Tuesday, September 4, 2012

Pfarrer Sieber

When I tell Europeans where I'm from the response usually is something like, 'San Francisco! I didn't expect to see so many homeless people there.'  Yeah, and you know what?  I never do either.  I'm from a suburb of San Francisco.  My parents and two of my grandparents grew up there.  On weekends, we'd go into the city to visit family, picnic in Golden Gate Park, take a trip out to Ocean Beach, or meander around North Beach.  In the early 70s, one saw, sort of, 'left-overs' from the Summer of Love era, but not the clusters of mentally ill people and aggressive panhandlers along Market Street like one sees now.

I've always thought that seasonable, year-round weather mixed with a 'de-institutionalization' of the mentally ill throughout California in the 1970s helped to bring about the chronic problem with indigency we seem to have in my home state.  What's that old adage?  If you're not part of the solution...?

Der Pfarrer Sieber

I recently got a gig volunteering at the Sozialwerke Pfarrer Sieber.  Pfarrer Sieber has been engaged in taking care of the homeless and drug-addicted population here in Zurich since the 1950s.  Every Swiss person whom I've talked to seems to know of his work.

'You're moving to Zurich?  It's so pristine and clean and filled with wealth!'

If I had a nickel for every time I heard that sort of thing before moving to Zurich, then I would donate it to the SWS.  There is poverty here.  There are people living with addiction and mental health issues.  I spoke with another volunteer, K., who is from the area and not rolling in cash herself who told me, 'The problem is that no one here wants to talk about poverty.  It exists, but we pretend it doesn't.'

My once weekly engagement has me doling out clothes in a 'boutique', as we refer to it, to people in need.  They come as singles, pairs, or families.  Each person is allowed to take five articles of clothing per visit.  The donated clothes, in general, are of good quality, and, mostly, seasonal.  I and the other volunteer who works with me tend to try to make the experience for the clients much like that of visiting a proper clothing store.  We ask if they need help finding things, we show them items that might be flattering for them to wear, and we give feed back on clothes they try on.

T., a woman who looked most at home wearing as little as possible, rejected one of my clothing suggestions because it was 'too conservative'.  If I recall, it was a dress that covered the knees.  A young man with slicked back hair wearing wingtips found a pair of replacement braces for his trousers, and a picked up a lovely, leather suitcase, too.  The creme de la creme was the man with his corduroy trousers falling off coming in for a shop with his German Shepherd.  The dog came in and promptly sat down, putting its head on its paws.  The man, one hand on the waistband of his torn trousers, needed a new pair.  As his willie was out for all to see, I would have said that he needed a pair of underpants to too, but I kept quiet.  Then all of the female volunteers went outside to wait while a male volunteer assisted him in finding a suitable, new pair of trousers.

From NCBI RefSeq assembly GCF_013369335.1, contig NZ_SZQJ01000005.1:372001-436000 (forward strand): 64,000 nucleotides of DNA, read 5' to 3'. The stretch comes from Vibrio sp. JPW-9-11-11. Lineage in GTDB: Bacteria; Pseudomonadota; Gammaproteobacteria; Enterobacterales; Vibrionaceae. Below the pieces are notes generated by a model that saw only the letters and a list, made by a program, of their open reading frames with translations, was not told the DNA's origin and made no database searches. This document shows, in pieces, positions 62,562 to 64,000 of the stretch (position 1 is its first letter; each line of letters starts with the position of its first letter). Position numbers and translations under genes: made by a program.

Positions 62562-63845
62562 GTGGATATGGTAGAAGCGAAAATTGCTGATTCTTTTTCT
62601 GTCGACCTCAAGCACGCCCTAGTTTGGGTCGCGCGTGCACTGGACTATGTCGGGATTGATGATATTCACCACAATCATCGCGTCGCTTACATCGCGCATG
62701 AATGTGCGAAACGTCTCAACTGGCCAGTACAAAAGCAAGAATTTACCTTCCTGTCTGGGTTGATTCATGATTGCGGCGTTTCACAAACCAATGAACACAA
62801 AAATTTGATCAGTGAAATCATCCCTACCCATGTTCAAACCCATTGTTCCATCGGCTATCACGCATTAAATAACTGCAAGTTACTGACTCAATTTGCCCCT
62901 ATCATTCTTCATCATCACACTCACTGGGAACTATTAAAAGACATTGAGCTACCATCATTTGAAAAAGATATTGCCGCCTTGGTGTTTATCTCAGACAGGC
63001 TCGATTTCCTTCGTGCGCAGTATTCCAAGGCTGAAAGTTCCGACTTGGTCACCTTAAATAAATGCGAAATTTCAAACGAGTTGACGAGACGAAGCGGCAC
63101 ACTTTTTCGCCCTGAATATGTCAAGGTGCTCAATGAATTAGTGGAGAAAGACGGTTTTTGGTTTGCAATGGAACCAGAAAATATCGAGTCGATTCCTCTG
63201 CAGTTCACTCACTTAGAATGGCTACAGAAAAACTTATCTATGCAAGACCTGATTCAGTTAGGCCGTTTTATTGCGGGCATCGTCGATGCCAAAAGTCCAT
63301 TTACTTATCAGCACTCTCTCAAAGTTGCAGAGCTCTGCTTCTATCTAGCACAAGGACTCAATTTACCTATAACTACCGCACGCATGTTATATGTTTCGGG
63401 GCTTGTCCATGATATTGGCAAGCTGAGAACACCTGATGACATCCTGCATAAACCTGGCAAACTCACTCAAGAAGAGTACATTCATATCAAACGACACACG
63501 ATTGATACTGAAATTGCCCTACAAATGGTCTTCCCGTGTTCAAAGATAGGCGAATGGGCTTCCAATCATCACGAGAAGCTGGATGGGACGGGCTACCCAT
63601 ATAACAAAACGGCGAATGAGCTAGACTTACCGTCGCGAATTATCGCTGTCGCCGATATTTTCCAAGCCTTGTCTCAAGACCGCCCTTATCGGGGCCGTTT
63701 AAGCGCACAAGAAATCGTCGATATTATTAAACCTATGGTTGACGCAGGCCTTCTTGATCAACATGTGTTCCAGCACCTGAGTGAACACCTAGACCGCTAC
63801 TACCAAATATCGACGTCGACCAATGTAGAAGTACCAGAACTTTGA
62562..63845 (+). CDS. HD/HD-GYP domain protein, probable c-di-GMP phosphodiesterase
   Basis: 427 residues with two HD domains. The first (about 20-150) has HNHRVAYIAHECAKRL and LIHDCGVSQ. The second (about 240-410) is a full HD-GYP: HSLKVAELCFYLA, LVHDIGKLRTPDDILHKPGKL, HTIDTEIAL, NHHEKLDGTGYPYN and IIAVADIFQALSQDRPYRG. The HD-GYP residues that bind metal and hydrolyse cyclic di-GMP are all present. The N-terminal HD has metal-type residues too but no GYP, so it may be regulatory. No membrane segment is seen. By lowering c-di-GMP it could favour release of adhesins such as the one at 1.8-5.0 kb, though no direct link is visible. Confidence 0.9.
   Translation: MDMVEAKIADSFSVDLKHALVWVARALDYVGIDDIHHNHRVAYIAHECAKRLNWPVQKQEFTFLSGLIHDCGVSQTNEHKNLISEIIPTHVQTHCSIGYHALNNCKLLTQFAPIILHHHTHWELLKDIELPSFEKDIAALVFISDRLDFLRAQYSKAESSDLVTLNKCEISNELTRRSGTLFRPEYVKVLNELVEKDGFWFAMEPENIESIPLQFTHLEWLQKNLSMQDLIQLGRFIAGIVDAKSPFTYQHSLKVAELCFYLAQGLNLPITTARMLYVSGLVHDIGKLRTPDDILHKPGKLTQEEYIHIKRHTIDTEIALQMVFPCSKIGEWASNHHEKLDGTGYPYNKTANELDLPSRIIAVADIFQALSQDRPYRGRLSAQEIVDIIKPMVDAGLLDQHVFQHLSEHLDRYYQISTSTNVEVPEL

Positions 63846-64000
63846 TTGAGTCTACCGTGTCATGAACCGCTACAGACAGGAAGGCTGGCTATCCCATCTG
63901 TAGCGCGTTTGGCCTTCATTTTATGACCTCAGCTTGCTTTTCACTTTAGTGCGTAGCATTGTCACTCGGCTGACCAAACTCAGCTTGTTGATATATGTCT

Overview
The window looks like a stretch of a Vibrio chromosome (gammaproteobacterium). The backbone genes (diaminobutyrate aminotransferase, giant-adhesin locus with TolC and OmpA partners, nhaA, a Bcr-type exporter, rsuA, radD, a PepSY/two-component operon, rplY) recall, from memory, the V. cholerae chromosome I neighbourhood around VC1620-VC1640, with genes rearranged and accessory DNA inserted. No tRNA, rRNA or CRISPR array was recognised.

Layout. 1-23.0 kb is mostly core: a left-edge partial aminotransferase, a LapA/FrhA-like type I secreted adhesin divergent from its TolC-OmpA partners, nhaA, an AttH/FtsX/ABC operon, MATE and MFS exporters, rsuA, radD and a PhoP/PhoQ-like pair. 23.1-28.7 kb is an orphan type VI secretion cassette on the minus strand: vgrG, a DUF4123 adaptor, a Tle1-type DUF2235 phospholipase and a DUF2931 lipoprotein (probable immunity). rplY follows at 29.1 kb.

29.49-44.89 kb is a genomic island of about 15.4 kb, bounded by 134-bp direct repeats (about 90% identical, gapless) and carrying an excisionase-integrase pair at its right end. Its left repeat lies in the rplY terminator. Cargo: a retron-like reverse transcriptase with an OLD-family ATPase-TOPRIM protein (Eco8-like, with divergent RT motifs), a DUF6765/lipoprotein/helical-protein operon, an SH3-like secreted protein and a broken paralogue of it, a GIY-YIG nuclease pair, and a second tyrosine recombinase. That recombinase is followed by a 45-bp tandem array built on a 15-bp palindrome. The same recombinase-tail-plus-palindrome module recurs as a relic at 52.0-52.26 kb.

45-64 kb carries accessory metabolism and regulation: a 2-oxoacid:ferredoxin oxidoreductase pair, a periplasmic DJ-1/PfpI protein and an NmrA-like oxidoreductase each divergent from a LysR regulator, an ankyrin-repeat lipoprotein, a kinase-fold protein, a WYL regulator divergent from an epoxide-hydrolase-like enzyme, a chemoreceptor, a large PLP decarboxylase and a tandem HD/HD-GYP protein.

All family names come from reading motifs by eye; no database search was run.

In addition to folk picking up clothes at the shop, people drop off clothing donations there, too.  A few weeks ago we received a 'bumper crop' of clothes.  Two women brought in two suitcases each filled with adult clothes and bed linens.  An older woman brought in four suitcases and two large bags worth of her recently deceased mother's wardrobe.  There was a couple who pulled up in their car, got out, and then weren't sure where to go to find us.  I could hear the man asking in the dry-cleaners next door where 'der Pfarrer Sieber' was.  I popped up out of my chair to greet him at the front.  When he found out that we were right next door he turned to the dry-cleaner and said something like, 'Why didn't you tell me it was right next door?!'  His irritation quickly subsided as he and his wife were helped with their donations inside.  I asked him if he'd like to leave his details, so that Father Sieber may send him a 'thank-you' note.  He gladly did so while telling me that he'd already received a letter from him once for donating in the past.

Schöne Stadt Zuerich

I would add that all of the above people are native to this area.  I wonder if K. really meant that the issues of mental illness, addiction and poverty aren't supported by enough legislation when she said that Zürchers pretend the problems don't exist.  I would say that a foreigner's perception of Zurich may be that it's all luxury items and tidy streets.  We see what we both want and hope to see.  Could a native's vision be similar?

The San Francisco treat!

Of course, like any place once visited for any length of time, the reality of it is something a little more like willies-hanging-out-of-trousers real.  -beyond the image of Rice-a-Roni and cable cars.



14 comments:

  1. > 'You're moving to Zurich? It's so pristine and clean and filled with wealth!'

    I think this is rather an outside view, a foreigner's characteristical perception. I am convinced that, in general, a Swiss has a much more diversified view about wealth and poverty in Switzerland. 'Working poor' (somebody has a (full-time) job, but still earns too less to afford a low-level decent live, e.g. especially single mothers) is not a new term for us.
    Most Swiss do not earn that much as the standard US-American (white-caucasian, 99%) visitor in Switzerland; at least they would not be willing to, or not be able to, spend $200-300 for a night in a hotel during a 10-14 days stay.
    A sales person in a normal compartment store earns about CHF 3200.-, a Swiss flight attendant CHF 3400.- brutto (i.e., before the deduction of social insurances fees, and before tax), if she works 100%. But as a single parent you rather work in 60% job. But then she has to pay a rent of CHF 1000.- for a small two-room apartment in the suburbs for her and her child(ren), not to mention the health insurance of CHF 450.- per month. Not to mention costs for either a tiny second-hand car, or the public transport system passes, school, etc, etc. So it ends up at zero CHF at the end of the month. And for a large amount of people, this is quite common.

    ReplyDelete
    Replies